Associations with good (or great) conferences, workshops and materials:
American Library Association (coming to Anaheim in June 2012)
AASL – the school librarian’s division of the American Library Association
California School Librarian’s Association (coming to Pasadena this November!)
Pasadena City College: sponsors a local librarian’s group
ALA’s teens top picks from YALSA (chosen by teens)
Printz Award from ALA (literary excellence in young adult literature)
Best Fiction for Young Adults from ALA
Joyce Valenza and Doug Johnson: See Sally research: Evolving Notions of Information literacy
This is a lovely cerquita in Durfort. It is a short walk from Gwen’s studio and home, La Cascade in France. It was peaceful walking along the footpaths. There was a sense of community and family that was comforting: notes and sentiments to loved ones graced many of the markers. There was also a sense of continuity; here were marked the accomplishments of the past-lives lived and appreciated. In the present, visitors respectfully tour the tiny cemetery and take their own thoughts away from the experience. Not creepy or morbid in the least.
What is chilling is this: although I have always believed libraries embody continuity, we are entering troubled times. The City of Camarillo has given the running of the public library to a private company. And so has the city of Santa Clarita. Troubling, yes. But what stung me, and continues to sting, are the remarks by chief executive, Frank Pezzanite of L.S.S.I., who believes the success of libraries is linked to a notion that they are “sacred,” despite librarian’s ability to “go to a library for 35 years and never have to do anything and then have your retirement.” Pezzanite is out to trim the fat from libraries, and his company does this through cost cutting measures (so, just in case you are wondering, L.S.S.I. only contracts with cities for labor, so cost cutting measures = cutting employees – librarians, are you listening?)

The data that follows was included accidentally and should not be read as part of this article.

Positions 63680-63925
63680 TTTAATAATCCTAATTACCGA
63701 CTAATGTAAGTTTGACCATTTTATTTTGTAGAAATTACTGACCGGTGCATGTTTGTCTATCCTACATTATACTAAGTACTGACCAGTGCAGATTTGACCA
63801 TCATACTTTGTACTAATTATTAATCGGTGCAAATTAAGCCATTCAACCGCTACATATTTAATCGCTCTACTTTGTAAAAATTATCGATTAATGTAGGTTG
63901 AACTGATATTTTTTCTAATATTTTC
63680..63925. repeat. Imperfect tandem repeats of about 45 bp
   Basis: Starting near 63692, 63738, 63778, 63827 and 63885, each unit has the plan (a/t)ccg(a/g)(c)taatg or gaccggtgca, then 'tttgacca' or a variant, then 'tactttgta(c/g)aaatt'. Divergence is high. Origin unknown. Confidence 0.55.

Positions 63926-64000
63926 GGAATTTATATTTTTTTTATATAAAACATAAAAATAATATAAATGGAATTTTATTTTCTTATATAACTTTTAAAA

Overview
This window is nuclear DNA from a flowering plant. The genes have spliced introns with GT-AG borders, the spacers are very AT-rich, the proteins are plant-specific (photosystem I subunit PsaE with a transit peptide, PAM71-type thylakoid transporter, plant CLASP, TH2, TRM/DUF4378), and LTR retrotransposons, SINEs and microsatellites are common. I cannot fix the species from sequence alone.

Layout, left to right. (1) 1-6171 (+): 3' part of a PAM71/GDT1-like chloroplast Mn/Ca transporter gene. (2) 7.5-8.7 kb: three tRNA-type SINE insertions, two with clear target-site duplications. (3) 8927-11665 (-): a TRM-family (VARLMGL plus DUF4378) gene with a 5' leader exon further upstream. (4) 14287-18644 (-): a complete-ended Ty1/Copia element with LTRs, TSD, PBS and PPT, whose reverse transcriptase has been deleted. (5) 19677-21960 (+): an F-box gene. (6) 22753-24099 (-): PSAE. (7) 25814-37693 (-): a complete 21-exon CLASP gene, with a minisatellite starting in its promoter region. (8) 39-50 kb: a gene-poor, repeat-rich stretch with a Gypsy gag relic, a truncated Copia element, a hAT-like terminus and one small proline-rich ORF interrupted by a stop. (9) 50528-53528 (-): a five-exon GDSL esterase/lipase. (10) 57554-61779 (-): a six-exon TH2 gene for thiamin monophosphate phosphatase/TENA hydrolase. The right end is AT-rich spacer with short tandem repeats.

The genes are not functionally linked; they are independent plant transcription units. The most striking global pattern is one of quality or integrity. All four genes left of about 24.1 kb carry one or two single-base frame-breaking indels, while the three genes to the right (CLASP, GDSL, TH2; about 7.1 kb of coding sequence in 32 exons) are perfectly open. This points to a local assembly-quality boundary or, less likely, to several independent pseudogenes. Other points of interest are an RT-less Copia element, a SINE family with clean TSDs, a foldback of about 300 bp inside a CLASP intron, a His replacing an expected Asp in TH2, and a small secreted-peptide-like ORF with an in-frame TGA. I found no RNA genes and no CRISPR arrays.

Perhaps the good will of libraries (and librarans) is eroding. Many needs and not enough funding make for strident conversations about what is necessary, what is right. And while cost-cutting has become a familiar word, and might sound like sweet music to City Managers and Administrators, the overall goal of an educated populace, comprised of life-long learners poised to make decisions relevant and informed regarding their lives and the lives of others seems so . . .important, it just may be time for librarians to show others what they do. So, what’s an angst-ridden librarian to do? Two things: 1. Advocacy, and; 2. Visibility.
“Papa! No working! No work!” an exasperated Zack exclaims.
His stuffed bear, dizzy from its recent shaking, refuses to produce technology.
Zack has expectations. And they’re based in technology. Deeply seated expectations: movement, light, sound, even voice recognition. He’s come to expect it. And this stuffed piece of quasi realistic bear is falling short of the mark. Patiently, his dad explains, “Zack, it’s a stuffed animal. It doesn’t do anything.” A pause. Then, “Papa – not working!”
What is the value of technology? Can we only assess value when the technology is missing (or not working properly)? I share Zack’s exasperation. There is a bit of Wi-Fi saturation at school, and at home. Devices that responded as quickly as I could type are now lagging.
It feels like the rapid expansion of technical complexity is folding in on itself – making mischief among the devices.
Complexity is wondrous. It can be as captivating as the patterning of a barrel cactus bloom. With layers of symmetry inviting your speculations about geometry.
And equally challenging.
I know one thing though: I want to go forward.
Like Zack, I have expectations.